One of the things I periodically forget during my design work on the Seven States, is how the States are intended to replace the elements of a typical fantasy setting. Whether it’s the Greek elements of Fire, Earth, Wind, and Water (alchemy includes Aether), the Chinese phases of Fire, Wood, Metal, Earth, and Water, or one of the roleplaying schemes that includes Light and Darkness.

If the States had corresponding elements, they’d probably look like this:

Natural … Earth
Primeval … Time
Elemental … Void
Empyreal … Divine
Ethereal … Spirits
Sidereal … Stars
Umbral … Dark

They don’t really have opposites or enemies, or generating/overcoming relationships like the other element systems, because they aren’t really intended to be used that way. They’re meant to be viewed more like states of matter forming a complete circle, and including inbetween states. From there, they serve as the basis for competing philosophies inspired by several real philosophical worldviews.

Again, while those philosophies are meant to compete with one another, they’re also intended to be positive in nature and balanced against each other. No one is the good guys … everyone is the good guys. It’s intended to serve more as the basis for internal strife than external strife, as factions form around a core philosophy and then bicker over different interpretations.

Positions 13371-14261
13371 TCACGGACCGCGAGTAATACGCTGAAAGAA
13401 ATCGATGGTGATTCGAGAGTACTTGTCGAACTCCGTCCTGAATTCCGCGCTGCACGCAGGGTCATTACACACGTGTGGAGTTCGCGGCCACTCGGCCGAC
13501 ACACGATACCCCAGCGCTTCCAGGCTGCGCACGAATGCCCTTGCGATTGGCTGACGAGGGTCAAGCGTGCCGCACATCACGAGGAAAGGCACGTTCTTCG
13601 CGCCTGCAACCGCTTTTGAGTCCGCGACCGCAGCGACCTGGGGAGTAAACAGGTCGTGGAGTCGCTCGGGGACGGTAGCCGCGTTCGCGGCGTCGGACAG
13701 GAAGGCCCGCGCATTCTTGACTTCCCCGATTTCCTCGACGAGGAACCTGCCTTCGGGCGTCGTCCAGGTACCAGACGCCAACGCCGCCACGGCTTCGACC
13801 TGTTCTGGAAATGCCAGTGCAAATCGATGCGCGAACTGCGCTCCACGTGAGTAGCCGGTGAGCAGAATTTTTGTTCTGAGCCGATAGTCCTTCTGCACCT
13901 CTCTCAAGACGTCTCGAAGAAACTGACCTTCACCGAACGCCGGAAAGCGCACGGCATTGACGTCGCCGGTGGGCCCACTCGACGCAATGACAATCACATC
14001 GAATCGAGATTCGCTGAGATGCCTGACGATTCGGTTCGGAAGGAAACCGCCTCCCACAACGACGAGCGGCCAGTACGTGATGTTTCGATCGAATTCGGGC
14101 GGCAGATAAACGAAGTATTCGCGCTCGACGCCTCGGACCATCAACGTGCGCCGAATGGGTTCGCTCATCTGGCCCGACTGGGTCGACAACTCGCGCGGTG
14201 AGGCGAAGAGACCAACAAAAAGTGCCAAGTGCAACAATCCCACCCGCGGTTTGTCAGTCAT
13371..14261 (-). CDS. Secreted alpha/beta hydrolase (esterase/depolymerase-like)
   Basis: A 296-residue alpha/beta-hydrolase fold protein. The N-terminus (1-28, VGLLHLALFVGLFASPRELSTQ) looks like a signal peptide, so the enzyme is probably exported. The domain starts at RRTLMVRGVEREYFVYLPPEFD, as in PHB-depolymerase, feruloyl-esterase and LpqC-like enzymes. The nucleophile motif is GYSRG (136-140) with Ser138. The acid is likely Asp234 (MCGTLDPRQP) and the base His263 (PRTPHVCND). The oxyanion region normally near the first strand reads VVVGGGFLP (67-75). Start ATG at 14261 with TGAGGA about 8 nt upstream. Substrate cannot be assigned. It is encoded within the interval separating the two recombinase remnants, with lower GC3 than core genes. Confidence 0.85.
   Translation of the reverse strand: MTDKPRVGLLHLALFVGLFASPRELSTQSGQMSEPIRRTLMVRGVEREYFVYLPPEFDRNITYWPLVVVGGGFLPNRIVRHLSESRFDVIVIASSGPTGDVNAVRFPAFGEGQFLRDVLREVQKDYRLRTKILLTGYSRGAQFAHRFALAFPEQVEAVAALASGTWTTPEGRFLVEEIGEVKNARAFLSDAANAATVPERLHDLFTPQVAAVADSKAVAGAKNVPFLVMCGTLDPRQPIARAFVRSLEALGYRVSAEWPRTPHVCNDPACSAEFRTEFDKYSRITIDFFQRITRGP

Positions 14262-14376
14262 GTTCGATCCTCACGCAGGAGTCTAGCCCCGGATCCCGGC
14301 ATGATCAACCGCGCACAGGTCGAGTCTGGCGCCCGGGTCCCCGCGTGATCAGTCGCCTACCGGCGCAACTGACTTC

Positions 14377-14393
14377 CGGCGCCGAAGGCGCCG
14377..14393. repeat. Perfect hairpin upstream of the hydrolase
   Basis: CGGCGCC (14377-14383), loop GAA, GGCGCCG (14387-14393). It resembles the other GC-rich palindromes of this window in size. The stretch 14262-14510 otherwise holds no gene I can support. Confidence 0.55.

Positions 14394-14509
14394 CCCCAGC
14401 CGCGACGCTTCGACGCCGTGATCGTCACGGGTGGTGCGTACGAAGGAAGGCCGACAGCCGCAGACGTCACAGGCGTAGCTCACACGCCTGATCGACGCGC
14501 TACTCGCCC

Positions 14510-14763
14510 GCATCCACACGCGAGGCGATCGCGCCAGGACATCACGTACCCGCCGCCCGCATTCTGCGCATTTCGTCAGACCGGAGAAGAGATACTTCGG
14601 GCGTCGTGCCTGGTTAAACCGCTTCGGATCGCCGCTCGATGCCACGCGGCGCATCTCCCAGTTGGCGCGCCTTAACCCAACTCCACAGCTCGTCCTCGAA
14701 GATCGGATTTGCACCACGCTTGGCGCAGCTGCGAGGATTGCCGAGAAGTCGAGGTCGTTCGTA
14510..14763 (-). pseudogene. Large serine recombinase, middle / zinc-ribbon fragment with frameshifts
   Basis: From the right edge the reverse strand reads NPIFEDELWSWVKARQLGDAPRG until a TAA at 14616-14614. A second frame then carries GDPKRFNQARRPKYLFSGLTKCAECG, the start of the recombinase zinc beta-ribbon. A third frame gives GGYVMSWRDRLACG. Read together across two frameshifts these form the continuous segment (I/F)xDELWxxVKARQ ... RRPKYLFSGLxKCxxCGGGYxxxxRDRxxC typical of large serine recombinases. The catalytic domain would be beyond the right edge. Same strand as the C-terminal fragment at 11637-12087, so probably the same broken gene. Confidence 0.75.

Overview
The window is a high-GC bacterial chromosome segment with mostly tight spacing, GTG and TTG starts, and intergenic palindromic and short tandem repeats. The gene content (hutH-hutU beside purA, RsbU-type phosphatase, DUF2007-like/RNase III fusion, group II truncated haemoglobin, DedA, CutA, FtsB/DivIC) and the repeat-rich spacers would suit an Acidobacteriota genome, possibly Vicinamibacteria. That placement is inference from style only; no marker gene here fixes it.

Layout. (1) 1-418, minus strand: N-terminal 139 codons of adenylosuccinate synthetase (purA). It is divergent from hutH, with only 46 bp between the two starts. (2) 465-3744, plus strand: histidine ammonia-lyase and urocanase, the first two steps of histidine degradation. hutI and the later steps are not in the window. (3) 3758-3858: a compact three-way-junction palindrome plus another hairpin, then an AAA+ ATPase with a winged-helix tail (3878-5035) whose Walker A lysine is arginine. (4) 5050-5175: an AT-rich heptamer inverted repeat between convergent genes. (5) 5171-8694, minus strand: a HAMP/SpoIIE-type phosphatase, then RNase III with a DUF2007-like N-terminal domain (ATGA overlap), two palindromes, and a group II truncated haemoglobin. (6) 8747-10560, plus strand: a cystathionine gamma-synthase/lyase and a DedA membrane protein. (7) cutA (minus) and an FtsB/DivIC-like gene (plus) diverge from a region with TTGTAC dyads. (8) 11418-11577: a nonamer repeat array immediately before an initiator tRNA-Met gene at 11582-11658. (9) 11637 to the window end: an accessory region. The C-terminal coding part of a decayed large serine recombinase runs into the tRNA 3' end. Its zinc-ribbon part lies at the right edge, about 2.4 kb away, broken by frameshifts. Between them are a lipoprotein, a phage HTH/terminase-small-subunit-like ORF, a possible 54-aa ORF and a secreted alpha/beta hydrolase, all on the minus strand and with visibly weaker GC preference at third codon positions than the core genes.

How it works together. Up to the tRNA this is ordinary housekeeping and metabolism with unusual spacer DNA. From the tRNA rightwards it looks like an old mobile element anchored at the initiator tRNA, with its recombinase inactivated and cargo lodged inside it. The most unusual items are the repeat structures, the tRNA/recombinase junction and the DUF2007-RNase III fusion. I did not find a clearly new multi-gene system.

Those I refer to as goals and motives, and I actually have a draft of what it should look like, though I know it still needs a lot of work. It’s all … very complicated. I’m still not sure how the goals and motives of a particular state can be used to relate to other mechanics, but I’m thinking I may use them as the basis of magic.

If you see magic as an extension of its user’s will, then understanding and defining the will of the user is important to determining the effect of a given spell. For that, you need to know what the user wants (goal), and where they’re coming from (motive). The end result is the magical effect! That’s the theory, anyway.